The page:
Large Study Focuses on CMT Genetic Variants and Age of Onset in Japan

Ana Pena, PhD avatar

by Ana Pena, PhD |

Share this article:

Share article via email

Variants in the genes GJB1, MFN2 and MPZ are the predominant causes of Charcot-Marie-Tooth disease (CMT) across Japan, and the first decade of life is the most common onset period for CMT patients in the country, a large, nationwide study suggests.

Researchers also found that the CMT-related genetic profiles of patients vary depending on from where in Japan they originate.

The study with those findings, “Genetic profile and onset features of 1005 patients with Charcot-Marie-Tooth disease in Japan,” was published in the journal of Neurology, Neurosurgery & Psychiatry.

CMT includes a group of genetic disorders caused by defects in several genes. To date, approximately 100 genes have been linked to CMT.

The genetic basis of the disease becomes even more complex because many of the CMT-related genes also may cause inherited peripheral neuropathies other than CMT.

Given to its diversity in disease presentation and genetic diversity, “the clinical subtyping of CMT is always laborious and difficult,” researchers noted in the study.

Taking advantage of the development of next-generation sequencing (NGS), which allows the profiling of multiple genes simultaneously, researchers studied the genetic spectrum of CMT across Japan.

Researchers performed screens for CMT-related genes in 1,005 Japanese subjects with suspected CMT, linking their genetic profiles with their clinical features, including age at onset.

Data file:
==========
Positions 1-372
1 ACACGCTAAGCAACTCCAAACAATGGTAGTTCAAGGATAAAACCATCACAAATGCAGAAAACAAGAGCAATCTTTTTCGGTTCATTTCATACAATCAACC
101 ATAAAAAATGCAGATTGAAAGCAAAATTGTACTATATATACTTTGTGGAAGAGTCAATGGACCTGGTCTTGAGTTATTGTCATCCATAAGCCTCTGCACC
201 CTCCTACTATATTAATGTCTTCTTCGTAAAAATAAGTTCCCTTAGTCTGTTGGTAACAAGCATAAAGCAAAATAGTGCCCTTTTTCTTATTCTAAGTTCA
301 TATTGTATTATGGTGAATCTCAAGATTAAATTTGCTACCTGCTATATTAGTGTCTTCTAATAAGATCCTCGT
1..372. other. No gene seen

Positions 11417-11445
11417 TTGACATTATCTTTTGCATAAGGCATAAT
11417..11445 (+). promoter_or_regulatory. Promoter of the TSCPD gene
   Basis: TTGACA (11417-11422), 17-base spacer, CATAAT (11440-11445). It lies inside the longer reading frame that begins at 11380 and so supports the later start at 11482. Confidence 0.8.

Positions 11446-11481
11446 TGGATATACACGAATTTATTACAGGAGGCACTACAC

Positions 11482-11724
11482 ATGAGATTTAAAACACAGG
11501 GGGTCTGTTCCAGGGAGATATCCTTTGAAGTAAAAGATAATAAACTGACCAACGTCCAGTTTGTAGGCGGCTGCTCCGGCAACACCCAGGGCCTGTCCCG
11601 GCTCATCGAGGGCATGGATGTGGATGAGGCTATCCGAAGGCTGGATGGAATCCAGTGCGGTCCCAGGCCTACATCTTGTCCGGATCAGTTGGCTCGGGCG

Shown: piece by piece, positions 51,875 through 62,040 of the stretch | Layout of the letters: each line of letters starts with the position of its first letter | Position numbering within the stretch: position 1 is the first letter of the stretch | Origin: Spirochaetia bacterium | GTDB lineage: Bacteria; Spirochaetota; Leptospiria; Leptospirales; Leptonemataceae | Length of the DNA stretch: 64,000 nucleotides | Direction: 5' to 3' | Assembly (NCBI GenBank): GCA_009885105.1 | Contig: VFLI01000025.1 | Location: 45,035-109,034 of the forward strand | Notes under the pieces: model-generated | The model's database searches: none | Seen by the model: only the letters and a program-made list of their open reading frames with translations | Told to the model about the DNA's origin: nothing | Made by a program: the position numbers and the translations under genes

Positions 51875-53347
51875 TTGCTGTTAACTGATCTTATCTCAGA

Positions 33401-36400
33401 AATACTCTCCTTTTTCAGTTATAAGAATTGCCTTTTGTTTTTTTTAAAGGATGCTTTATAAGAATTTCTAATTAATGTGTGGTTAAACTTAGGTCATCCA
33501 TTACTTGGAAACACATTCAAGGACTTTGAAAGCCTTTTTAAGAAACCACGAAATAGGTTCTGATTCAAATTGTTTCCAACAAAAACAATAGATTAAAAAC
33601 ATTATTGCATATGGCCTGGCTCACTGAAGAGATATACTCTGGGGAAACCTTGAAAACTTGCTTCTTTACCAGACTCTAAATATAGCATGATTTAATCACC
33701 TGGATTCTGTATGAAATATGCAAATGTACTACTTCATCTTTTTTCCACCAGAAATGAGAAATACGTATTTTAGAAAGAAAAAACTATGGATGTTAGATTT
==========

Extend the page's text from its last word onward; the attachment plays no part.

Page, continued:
Included cases were grouped according to their inheritance pattern into sporadic (570), autosomal dominant or X-linked (341), autosomal recessive (72) or with unknown inheritance (22).

Based on nerve conduction exams, cases also were grouped as demyelinating CMT (282), axonal CMT (682), or of unclassified type (41).

From the 40 genes screened, the team identified disease-causing genetic variants, or ones likely to be causing disease, in 301 subjects (30% of total cases).

The most common variations were found in the genes GJB1 (21.9%) (related with X-linked CMT), MFN2 (21.9%) (linked with CMT type 2A), and MPZ (16.9%) (related with CMT type 1, type 2 and dominant-intermediate).

In demyelinating CMT, variants were detected in 45.7% cases, whereas axonal CMT had a relatively lower detection rate (22.9%).

Regarding age at onset, most often subjects started experiencing CMT symptoms during their first decade of life; and the earlier the onset of CMT, the more likely it was that the subject carried an identifiable CMT gene variant.

Additionally, researchers saw that the genetic profile varied with the geographical distribution of patients. Variants in GJB1, MFN2 and MPZ were the top three causative CMT genes over most of the country. Variants in MFN2 were predominant in northern and southern Japan, while GJB1-related CMT was more prevalent in middle Japan.

“Our results updated the genetic profile within a large-scale of Japanese CMT cases,” researchers said.

“Subsequent analyses regarding onset age and geographical distribution advanced our understanding of CMT, which would be beneficial for clinicians,” they concluded.